Monday, February 18, 2013

Book Nook Review: "Table Talk," by John and Tina Bushman.

Table Talk
John and Tina Bushman
How do you change the world? It’s a question raised in the introductory pages of Table Talk, a new release by John and Tina Bushman, and the suggested answer is one we all can guess—begin with yourself, and you will affect your family, who in turn will eventually impact the world.
It sounds simple enough in theory, but even the closest and the most vigilant of families can eventually reach a point of conversational impasse, where over scheduled lives and generational differences of opinion slow the flow of sharing to a trickle, and reduce the depth of topics covered to brief exchanges about the necessities of life.
Enter the Bushman’s book of thoughtful conversation starters, touching on some of the most important topics of our day—patriotism, values, faith, and fun. From individual self-reflection to breaking the ice at a large family fireside, Table Talk facilitates thought, and opens lines of communication through a non-threatening format that feels like a game.
The Bushmans drew upon John’s fifteen years of experience as an educator and youth speaker, and Tina’s experiences with their own family, when crafting the questions.  The Bushman’s explain their reason for writing the book:
John and I feel that Table Talk can be so helpful to families trying to establish healthy lines of communication through fun and insightful questions. We hope it will give parents a tool to get their kids talking and to help parents teach values in an informal way. As children develop a pattern of talking with their parents about a wide range of topics, they will be able to turn to their parents in times of great need. As our kids are “dished up” and “served” many positive and negative values each day from so many different sources, family discussions can help children learn their families’ values and expectations more clearly. It is in the home where these things need to be taught.
Three important tips or guidelines are provided to help parents avoid the pitfalls that stifle conversation and open sharing. A 1984 study by the Church of Jesus Christ of Latter-day Saints found that when partnered with religious activity in the home, such interactions have the most critical impact on the development of values and plans in children.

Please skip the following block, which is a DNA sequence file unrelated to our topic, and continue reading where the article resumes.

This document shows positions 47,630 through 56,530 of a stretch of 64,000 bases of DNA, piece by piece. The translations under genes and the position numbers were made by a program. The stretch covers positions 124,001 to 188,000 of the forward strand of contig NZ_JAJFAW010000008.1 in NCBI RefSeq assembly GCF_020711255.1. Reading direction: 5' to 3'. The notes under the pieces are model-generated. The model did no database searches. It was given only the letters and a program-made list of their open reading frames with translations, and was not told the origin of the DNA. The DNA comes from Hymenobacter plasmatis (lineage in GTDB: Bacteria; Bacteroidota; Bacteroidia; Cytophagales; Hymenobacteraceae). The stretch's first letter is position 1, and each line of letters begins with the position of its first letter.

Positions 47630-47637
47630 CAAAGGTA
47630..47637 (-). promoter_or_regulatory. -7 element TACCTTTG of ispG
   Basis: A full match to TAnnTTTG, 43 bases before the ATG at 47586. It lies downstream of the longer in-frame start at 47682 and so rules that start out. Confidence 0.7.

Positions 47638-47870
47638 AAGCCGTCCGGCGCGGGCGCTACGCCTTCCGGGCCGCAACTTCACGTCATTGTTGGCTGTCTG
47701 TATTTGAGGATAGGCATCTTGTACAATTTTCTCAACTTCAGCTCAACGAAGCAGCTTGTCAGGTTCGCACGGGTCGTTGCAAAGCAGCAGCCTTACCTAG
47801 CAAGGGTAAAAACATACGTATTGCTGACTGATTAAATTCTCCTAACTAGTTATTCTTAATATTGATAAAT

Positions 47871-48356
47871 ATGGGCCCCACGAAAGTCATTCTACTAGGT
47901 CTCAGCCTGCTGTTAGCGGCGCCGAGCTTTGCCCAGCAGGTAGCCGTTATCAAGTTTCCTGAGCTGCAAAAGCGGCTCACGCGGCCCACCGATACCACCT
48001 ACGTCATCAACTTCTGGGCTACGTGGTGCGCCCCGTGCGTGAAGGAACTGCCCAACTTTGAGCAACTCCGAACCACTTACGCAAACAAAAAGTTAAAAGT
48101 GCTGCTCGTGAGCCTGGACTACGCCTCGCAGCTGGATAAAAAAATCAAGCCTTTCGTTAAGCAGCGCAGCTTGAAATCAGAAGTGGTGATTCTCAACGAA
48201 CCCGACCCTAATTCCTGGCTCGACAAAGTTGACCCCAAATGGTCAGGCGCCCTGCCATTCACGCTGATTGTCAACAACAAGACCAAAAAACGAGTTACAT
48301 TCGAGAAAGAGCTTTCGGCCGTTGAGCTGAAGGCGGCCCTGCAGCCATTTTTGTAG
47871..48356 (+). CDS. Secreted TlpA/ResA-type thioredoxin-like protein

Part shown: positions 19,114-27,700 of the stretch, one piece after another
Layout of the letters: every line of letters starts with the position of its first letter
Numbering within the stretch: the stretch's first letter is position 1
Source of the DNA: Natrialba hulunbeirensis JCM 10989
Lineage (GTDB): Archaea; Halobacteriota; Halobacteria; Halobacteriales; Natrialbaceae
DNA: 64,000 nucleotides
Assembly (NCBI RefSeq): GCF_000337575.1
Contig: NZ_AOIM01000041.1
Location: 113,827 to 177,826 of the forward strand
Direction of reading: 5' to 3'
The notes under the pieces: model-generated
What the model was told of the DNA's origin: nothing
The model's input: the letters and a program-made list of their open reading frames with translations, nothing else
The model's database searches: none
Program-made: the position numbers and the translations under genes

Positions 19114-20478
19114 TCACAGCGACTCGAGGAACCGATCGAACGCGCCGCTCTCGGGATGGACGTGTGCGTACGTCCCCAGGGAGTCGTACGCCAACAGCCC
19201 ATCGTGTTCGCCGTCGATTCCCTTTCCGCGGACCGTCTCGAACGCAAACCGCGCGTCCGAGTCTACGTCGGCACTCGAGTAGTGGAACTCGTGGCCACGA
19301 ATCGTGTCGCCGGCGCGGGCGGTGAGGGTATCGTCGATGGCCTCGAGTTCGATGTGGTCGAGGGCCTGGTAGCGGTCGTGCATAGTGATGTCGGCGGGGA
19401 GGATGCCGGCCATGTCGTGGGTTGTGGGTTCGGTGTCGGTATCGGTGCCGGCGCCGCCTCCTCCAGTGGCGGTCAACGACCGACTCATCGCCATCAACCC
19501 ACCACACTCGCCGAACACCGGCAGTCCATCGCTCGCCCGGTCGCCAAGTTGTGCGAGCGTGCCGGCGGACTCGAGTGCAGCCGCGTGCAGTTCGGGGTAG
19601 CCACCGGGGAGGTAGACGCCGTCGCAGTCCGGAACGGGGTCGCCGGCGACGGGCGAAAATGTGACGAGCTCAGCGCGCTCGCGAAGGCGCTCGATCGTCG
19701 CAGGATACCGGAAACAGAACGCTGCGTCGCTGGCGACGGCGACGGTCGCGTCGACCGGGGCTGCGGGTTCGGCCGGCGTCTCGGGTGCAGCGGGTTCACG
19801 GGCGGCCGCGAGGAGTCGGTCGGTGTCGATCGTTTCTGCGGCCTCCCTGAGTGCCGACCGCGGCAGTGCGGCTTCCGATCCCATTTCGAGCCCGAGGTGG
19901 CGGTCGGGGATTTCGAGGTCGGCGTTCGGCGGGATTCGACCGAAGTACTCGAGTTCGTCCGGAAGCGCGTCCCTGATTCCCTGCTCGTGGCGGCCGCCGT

Table Talk’s insightful questions inspire a variety of uses, from husband/wife sharing, to group family discussions, Family Night getting-to-know-you games, and as a springboard for a family fireside or testimony meeting. As an empty-nester, I was excited to get my hands on a copy. Our family is scattered across the country and our time together is precious. Having a ready-made list of hundreds of discussion topics on hand provides limitless opportunities to draw the family together, reconnect, and grow closer.
Could families compile such a collection of questions themselves? Probably, but will you? Having topics at the ready is half the battle, and the authors' reminders about conducting comfortable discussions on challenging topics is invaluable.

I loved this book for its potential to encourage family discussion and closeness. Table Talk would be an invaluable tool in any home It would make a great gift for any parent, and deserves a spot on every family's shelf.

1 comment:

  1. This sounds like a book every family should have.To open those lines of communication. When my 7 were growing up it was a different time, no video games, cell phones or computers. We had family game night, movie night and almost every discussion we had about religion and our beliefs and expectations were started early in their lives. I agree, all these values should be taught by the parents .
    It was difficult with 7 kids in the house but we gave each one their own night during the week where they sayed up only an hour later and we talked about everything on their mind. Since there are only 7 days in a week we lucked out. loll
    Thanks for the recommendation Laurie. I'm gong to mention it to my daughters.:)
    Carol L
    Lucky4750 (at) aol (dot) com